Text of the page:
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|Music of Haiti|
|Media and performance|
|Nationalistic and patriotic songs|
|National anthem||La Dessalinienne|
Méringue, also spelled mereng in Creole, is a music genre native to Haiti. It is musically and historically connected to Dominican merengue. It is a guitar-based style (unlike the primarily accordion-based merengue), and is generally sung in Haitian Creole.
The history of méringue is similar to that of much Caribbean popular music. The blend of African and European cultures has created popular dance music, music played on simple acoustic instruments by artists who don't need theaters or microphones to show off their art.
Like Jamaican mento, Cuban son, Belizean brukdon, Dominican merengue and many other Caribbean styles, méringue is played by artists who are usually anonymous and, although their music is very much alive, they tend to be called "traditional". Haiti Cherie brings together the best traditional méringue bands presenting a repertoire of mostly anonymous classics.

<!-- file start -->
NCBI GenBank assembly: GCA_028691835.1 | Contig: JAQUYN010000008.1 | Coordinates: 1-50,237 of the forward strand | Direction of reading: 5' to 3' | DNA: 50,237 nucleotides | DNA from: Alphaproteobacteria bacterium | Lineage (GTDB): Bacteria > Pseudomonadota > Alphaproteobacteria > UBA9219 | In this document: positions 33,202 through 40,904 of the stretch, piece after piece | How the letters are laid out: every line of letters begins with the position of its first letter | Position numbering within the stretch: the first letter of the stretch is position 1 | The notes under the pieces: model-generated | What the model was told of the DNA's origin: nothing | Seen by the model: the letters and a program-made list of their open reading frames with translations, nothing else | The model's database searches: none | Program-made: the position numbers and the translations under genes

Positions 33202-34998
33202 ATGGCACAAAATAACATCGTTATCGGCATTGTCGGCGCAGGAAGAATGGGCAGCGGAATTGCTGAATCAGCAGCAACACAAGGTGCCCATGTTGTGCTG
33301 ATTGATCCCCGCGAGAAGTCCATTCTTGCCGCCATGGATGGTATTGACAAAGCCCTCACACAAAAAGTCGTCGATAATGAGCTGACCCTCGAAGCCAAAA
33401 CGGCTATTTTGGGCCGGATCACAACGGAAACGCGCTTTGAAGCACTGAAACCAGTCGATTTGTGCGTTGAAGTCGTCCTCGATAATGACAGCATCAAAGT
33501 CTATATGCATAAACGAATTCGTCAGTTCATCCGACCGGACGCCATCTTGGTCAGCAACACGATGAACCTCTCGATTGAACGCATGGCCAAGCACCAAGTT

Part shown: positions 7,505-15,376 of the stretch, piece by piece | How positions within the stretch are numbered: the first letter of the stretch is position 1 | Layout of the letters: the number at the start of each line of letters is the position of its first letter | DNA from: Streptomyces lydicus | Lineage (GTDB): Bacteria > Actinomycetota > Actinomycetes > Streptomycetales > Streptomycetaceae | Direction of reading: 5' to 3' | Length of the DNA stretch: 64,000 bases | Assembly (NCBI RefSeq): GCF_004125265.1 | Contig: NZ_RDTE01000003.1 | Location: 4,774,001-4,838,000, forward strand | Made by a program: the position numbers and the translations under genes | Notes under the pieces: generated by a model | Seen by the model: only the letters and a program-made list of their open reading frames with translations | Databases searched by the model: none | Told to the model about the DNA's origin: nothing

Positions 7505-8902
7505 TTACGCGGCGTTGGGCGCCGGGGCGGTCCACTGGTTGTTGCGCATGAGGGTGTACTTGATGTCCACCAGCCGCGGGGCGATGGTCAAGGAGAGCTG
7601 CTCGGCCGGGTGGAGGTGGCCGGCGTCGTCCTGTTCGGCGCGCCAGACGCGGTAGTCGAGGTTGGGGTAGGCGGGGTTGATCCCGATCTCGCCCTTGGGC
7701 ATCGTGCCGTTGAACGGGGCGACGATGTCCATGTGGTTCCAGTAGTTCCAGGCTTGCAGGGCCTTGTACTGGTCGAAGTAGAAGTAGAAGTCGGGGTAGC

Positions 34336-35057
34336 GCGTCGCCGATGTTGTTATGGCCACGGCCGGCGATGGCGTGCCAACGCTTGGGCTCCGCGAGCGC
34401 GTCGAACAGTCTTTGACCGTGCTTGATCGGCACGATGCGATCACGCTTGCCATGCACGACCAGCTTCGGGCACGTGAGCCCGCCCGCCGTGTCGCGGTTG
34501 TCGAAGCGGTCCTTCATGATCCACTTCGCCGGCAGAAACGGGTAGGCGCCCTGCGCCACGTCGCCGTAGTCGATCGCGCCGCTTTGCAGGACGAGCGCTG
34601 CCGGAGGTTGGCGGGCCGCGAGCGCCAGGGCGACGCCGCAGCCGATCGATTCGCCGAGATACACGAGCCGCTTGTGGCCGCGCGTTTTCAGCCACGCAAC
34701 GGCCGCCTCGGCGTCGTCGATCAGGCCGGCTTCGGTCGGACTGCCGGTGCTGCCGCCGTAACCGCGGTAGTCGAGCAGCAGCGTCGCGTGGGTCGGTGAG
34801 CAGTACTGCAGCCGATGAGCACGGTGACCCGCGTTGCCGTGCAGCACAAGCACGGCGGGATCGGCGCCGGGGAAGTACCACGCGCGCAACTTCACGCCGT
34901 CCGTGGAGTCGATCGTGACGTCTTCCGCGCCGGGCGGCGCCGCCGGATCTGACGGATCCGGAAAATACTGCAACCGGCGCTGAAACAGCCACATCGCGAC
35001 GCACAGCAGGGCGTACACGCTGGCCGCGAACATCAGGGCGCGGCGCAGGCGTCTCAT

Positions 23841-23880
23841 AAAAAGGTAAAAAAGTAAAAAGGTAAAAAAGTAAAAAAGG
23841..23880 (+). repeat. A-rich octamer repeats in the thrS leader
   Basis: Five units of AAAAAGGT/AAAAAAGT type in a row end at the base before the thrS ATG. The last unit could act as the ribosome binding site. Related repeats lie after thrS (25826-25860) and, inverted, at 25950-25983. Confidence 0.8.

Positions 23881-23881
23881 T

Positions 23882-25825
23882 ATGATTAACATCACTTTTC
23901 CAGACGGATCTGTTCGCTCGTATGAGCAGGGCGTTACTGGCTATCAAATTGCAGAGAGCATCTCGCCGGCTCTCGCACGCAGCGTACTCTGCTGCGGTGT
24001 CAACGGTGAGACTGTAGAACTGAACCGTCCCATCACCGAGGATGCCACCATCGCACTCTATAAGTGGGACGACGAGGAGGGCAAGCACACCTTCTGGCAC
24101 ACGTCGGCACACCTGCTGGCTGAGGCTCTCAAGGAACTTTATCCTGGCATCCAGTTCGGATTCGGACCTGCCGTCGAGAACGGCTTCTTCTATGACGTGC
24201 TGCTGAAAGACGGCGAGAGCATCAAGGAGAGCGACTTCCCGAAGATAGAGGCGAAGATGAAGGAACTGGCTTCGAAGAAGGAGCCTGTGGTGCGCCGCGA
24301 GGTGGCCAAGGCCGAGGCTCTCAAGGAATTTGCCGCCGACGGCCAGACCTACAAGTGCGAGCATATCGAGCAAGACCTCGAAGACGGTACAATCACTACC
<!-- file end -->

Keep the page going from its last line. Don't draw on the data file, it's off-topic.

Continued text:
One exception is "Ti zwaso", an old méringue with lyrics by Haitian poet Oswald Durand. Harry Belafonte popularized it internationally as "Little Bird", and it is now often mistakenly presented as Jamaican mento.
The music creates a street party where couples dance belt-buckle to belt-buckle to a rhythm that they recognize as their own. This music is the roots of the sound produced by Haiti's international stars: groups like Tabou Combo, Caribbean Sextet and Missile 727, amongst others. —Courtesy Calabash Music
Méringue has lost popularity to Compas (Kompa) music.